Yes and no. Yes, the Holy Spirit gave us this text for our instruction and for our example. We aren’t meant just to read and despair, longing for the good old days. In some way, you and I, two millennia and hundreds of denominations later, are meant to be like this early church where “everyone was filled with awe,” as it says in verse 43.

Verse 42 is somewhat reassuring. The four basic dimensions of the Jerusalem church’s life together are still the essential parameters of our worship now: the apostles’ teaching, fellowship, the breaking of bread, prayer. Those elements: Bible study, loving community, the Lord’s Table and prayer are what we expect to find here on Sunday morning and in any gathering of those who believe in Jesus. If we come expecting those four things to happen then we are not far off track, and not too far distant from those ancient Christians.

What we usually don’t expect is what follows in verse 43 and on: miracles, sharing of property in common, and the general sense of excitement we read between the lines. We usually don’t have the sense that our way of life as people of Jesus is particularly wonderful or awe-inspiring. Like the Pico Inn in its waning years, church today seems to be spread too thin and running out of steam.

We could try to up the excitement level. You can find several churches around town doing just that. There’s lots of video and energetic worship teams playing loudly and dozens of programs and classes you can join. There is absolutely nothing wrong with all that, but it doesn’t seem to bring us any closer to Acts 2.

Another approach is to be all about authenticity. Get rid of all the forms and structure and just hang out and love Jesus and each other. I read with amusement a Babylon Bee (if you haven’t found this Christian humor site, I recommend it) send-up of a a hip guy who is “definitely not preaching to you.” He’s just “sittin’ on a stool and chattin’ with ya.” I laughed out loud because my brother-in-law tried that in a little church in Simi Valley 35 years ago. He ended up a school teacher for a couple decades before he got back into ministry. He stands behind a pulpit now.

Worship style and music was not what made the Jerusalem church golden. Jewish worship in Jesus’ time was well-organized and probably quite beautiful. Our daughter’s studies of Roman religion show that pagans took their worship seriously. They wrote lovely hymns to their gods, held grand festivals, and were frequently quite devoted in the rituals they observed and offerings they made. Jewish and pagan worship was probably more exciting, more professional, maybe more personal and authentic than anything those first believers pulled together.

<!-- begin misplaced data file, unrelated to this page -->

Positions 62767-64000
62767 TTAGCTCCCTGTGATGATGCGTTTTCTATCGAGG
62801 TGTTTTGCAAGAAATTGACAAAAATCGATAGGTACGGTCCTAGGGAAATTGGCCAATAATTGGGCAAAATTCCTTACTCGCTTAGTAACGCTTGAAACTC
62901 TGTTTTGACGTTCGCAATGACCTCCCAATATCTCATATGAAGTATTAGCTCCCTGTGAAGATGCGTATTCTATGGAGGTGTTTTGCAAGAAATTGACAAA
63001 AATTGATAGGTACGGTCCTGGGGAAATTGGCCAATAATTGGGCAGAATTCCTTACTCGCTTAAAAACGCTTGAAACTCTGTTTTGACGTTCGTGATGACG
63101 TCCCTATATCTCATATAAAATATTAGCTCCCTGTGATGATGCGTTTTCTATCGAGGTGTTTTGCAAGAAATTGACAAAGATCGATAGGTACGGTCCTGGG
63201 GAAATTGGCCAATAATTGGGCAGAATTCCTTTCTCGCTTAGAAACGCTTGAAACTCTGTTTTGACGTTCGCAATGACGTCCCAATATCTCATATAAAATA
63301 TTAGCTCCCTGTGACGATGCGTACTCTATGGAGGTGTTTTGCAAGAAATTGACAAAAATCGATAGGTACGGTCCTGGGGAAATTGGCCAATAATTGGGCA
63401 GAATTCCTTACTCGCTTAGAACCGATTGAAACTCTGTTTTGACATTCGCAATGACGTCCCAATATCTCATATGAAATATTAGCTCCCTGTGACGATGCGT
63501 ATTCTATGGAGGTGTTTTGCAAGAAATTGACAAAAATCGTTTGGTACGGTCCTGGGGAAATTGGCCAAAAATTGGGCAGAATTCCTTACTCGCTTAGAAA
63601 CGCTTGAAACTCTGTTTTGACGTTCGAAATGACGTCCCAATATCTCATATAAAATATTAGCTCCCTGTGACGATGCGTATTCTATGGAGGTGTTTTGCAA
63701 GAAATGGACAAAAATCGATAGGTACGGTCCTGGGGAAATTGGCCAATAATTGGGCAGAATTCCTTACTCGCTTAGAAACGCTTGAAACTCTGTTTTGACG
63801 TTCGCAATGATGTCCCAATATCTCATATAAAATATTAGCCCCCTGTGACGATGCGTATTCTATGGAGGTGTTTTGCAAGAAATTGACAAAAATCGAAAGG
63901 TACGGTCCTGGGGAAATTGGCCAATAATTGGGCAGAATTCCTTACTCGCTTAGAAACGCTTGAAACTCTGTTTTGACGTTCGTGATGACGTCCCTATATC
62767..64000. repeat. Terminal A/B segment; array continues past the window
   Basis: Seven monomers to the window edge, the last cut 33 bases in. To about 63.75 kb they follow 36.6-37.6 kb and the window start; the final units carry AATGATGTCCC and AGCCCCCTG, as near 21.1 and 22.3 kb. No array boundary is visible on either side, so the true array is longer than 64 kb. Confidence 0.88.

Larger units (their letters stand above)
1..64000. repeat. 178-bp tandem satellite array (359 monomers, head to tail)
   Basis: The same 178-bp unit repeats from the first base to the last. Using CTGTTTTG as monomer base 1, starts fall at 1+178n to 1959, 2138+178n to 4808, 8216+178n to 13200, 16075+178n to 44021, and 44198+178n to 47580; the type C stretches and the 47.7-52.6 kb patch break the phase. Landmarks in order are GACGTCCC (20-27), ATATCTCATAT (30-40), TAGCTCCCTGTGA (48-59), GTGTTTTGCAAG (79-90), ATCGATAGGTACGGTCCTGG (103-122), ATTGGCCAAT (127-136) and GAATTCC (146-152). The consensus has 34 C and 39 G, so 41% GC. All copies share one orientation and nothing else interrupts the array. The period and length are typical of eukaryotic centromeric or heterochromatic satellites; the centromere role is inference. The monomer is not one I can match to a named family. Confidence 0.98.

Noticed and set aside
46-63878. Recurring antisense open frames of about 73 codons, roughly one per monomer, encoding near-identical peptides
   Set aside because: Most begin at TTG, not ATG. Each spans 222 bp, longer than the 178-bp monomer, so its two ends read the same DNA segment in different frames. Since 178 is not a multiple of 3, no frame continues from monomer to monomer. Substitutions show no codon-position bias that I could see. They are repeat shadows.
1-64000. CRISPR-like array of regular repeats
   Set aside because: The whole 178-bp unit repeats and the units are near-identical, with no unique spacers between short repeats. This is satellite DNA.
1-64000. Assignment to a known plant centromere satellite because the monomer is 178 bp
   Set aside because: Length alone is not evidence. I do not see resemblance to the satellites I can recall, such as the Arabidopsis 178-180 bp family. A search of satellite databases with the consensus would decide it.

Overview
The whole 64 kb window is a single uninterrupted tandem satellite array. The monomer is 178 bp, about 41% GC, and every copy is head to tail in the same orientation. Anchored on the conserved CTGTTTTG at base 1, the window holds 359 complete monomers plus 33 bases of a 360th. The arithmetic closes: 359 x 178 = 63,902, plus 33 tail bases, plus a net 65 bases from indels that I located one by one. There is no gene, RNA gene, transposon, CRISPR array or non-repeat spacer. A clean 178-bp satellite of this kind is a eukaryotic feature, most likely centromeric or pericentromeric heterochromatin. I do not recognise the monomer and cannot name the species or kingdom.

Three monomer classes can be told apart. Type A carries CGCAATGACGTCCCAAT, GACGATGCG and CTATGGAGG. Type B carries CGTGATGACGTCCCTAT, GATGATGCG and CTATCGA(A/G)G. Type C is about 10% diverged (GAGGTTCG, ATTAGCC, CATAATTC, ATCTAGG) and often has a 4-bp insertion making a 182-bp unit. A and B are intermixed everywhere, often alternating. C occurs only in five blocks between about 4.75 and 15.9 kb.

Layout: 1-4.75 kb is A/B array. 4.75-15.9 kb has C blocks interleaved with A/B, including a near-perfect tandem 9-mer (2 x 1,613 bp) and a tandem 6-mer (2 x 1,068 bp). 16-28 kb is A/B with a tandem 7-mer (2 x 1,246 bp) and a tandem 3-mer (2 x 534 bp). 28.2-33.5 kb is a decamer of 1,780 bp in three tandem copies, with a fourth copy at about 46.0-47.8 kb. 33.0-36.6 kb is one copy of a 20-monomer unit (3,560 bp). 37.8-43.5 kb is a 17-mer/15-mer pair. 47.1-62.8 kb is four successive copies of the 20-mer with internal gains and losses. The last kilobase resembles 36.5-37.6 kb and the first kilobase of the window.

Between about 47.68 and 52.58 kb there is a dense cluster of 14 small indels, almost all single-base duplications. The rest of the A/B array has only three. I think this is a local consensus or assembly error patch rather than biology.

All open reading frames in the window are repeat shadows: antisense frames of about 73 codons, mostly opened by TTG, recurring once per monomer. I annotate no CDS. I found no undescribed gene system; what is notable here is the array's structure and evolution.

It’s not what those first Christians did that made those early days a golden age. It’s what they believed, what they centered their lives around. It’s what we find leading up to that sweet description of their life together, the message Peter preached on the day of Pentecost. All the apostles kept preaching and teaching the same thing. Jesus Christ who died was raised from the dead.

What made life in that first church full of awe and wonder was the reality of the event Peter talked about in the beginning of our text. As C. S. Lewis wrote, “The Resurrection [of Jesus] is the central theme of every Christian sermon reported in the Acts.”[2] It was the constant sense that Jesus was alive and present which gave the fledgling church of Jerusalem its energy.

That’s why I read the end of Peter’s sermon before reading those golden age verses about the primitive church. We heard the beginning of it on Pentecost. The heart of it is there in there in verse 32, just as Lewis says. After talking about how Jesus had been crucified, Peter says, “This Jesus God raised up and of this we are all witnesses.” What we say on Easter is what we have to say every day of the year, “Christ is risen!” That’s the primitive truth of the Christian faith. That’s what makes us golden, not some plan to recapture a more primitive or simple way of preaching or worshipping or being a church.

Christians cannot simply jump over almost 2,000 years of church history and become just like that first gathering of apostles and believers. Too much water has passed under the bridge since then. Too many creeds and schisms, popes and cathedrals, crusades and reformations, sects and denominations. Even if a group of believers, as sometimes happens, tries to be “merely Christian,” to be a “New Testament church,” as described here, the result often ends up just one more denomination or even a cult separated from all the rest.